Discussion in 'Tae Kwon Do' started by merlinmsk, Mar 10, 2004.

  1. merlinmsk

    merlinmsk Yeah....

    On the way back from classes Monday, a friend and me got into a discussion about how many different styles there were of Tae Kwon Do. so I was wondering if any of you knew how many there are.
  2. shinguards

    shinguards Valued Member

    i do hwarangdo
  3. blessed_samurai

    blessed_samurai Valued Member

    Okay, you have the first 5 kwans, which are: Chung Do Kwan, Jidokwan (1946), Moo Duk Kwan (1946), Chang Moo Kwan (1946), Song Moo Kwan (1946).

    From these, four more emerged: Oh Do Kwan, Kang Duk Won (1956), Han Moo Kwan (1956), Jung Do Kwan (1954).

    Those are the first 9 kwans of TKD. I'm not sure of other banners that TKD has come to fall under at the present time. If there are others that practice different styles than the ones listed above, they would be of more help.

    I, myself, have followed the paths of Jidokwan and Han Moo Kwan.
  4. Kenpo Kicker

    Kenpo Kicker New Member

    itf tkd. We are offered other arts to cross-train with. I do kickboxing and bjj follows right after at my dojang. We do freestyle sparring. Pretty soon we will be having classes with tkd and bjj sparring togeither. I have seen gtf, wtf, ustf, and itf at the last tournament I went to. I have also seen a student of a system that has no belts and dunno what it is mixed with. It looked like capoeira mixed with tkd.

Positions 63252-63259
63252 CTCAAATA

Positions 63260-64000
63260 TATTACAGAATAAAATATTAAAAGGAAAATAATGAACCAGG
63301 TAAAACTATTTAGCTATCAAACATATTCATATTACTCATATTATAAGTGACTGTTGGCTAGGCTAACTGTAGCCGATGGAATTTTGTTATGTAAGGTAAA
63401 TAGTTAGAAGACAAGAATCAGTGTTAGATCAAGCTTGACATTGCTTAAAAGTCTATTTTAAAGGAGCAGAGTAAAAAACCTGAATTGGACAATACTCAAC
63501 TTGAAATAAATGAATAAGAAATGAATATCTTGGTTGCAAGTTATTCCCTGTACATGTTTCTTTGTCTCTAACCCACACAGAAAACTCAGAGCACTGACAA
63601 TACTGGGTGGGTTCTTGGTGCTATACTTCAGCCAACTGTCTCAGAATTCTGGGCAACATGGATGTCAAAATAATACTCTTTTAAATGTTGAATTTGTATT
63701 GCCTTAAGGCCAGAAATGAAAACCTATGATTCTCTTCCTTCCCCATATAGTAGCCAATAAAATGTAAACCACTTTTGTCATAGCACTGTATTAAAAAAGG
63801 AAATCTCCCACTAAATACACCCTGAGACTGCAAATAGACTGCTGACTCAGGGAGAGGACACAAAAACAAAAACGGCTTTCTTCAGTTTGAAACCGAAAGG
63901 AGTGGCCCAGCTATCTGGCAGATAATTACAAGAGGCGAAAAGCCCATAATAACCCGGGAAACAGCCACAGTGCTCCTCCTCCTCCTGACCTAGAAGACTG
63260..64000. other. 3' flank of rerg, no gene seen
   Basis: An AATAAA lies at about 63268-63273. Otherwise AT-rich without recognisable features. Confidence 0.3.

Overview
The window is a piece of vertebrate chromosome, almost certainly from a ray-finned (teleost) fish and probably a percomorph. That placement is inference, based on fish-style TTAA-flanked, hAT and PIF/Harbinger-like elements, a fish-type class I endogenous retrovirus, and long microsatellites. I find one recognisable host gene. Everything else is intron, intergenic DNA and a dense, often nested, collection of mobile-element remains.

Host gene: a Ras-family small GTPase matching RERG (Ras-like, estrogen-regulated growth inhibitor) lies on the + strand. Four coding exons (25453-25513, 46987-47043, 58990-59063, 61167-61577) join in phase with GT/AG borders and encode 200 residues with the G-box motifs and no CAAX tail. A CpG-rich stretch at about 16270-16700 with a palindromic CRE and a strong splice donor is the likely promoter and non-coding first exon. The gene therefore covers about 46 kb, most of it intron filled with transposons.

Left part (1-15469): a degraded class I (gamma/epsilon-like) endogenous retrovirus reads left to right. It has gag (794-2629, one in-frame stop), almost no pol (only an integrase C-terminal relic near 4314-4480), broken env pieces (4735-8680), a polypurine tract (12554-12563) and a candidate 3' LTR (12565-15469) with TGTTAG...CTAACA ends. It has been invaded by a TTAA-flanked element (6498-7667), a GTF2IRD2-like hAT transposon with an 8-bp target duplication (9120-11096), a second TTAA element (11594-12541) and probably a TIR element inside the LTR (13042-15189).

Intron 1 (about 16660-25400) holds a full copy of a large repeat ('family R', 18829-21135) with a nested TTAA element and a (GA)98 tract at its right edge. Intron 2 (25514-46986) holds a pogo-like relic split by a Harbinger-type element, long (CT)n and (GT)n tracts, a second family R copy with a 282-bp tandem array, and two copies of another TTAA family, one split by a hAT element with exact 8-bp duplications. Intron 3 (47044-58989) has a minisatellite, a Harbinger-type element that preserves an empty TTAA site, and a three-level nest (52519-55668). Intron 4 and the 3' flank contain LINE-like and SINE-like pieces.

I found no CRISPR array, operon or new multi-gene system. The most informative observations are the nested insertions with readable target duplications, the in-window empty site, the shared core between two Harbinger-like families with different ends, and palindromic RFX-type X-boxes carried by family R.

Last edited: Mar 11, 2004
  5. Guy Mendiola

    Guy Mendiola New Member

    It probably was Capoeira mixed with TKD or that student might be part of the XMA or some kind of Wushu,Capoeira, and TKD mixed together.
  6. nekogami13

    nekogami13 Master of all I Survey

    "Combining the styles of
    numerous Kwans active within the country since 1945, the name Taekwondo
    was eventually settled upon and began being used throughout S.Korea
    about 1964. Names frequently used prior to that were Tang Soo Do, Kong
    Soo Do, Kwon Bup, Hwa Soo Do, and Tae Soo Do. The name Taekwondo was
    apparently selected because of its similarity with the name Taek-kyon, a
    martial art native to Korea.

    The kwans, or schools, previously mentioned that were
    most involved were:

    Chung Do Kwan
    Song Moo Kwan
    Moo Duk Kwan
    Yon Moo Kwan
    Chang Moo Kwan
    Chi/Ji Do Kwan
    Oh Do Kwan "-from Martial Arts Resource
  7. blessed_samurai

    blessed_samurai Valued Member

    Don't get schools of thought or styles confused with federations.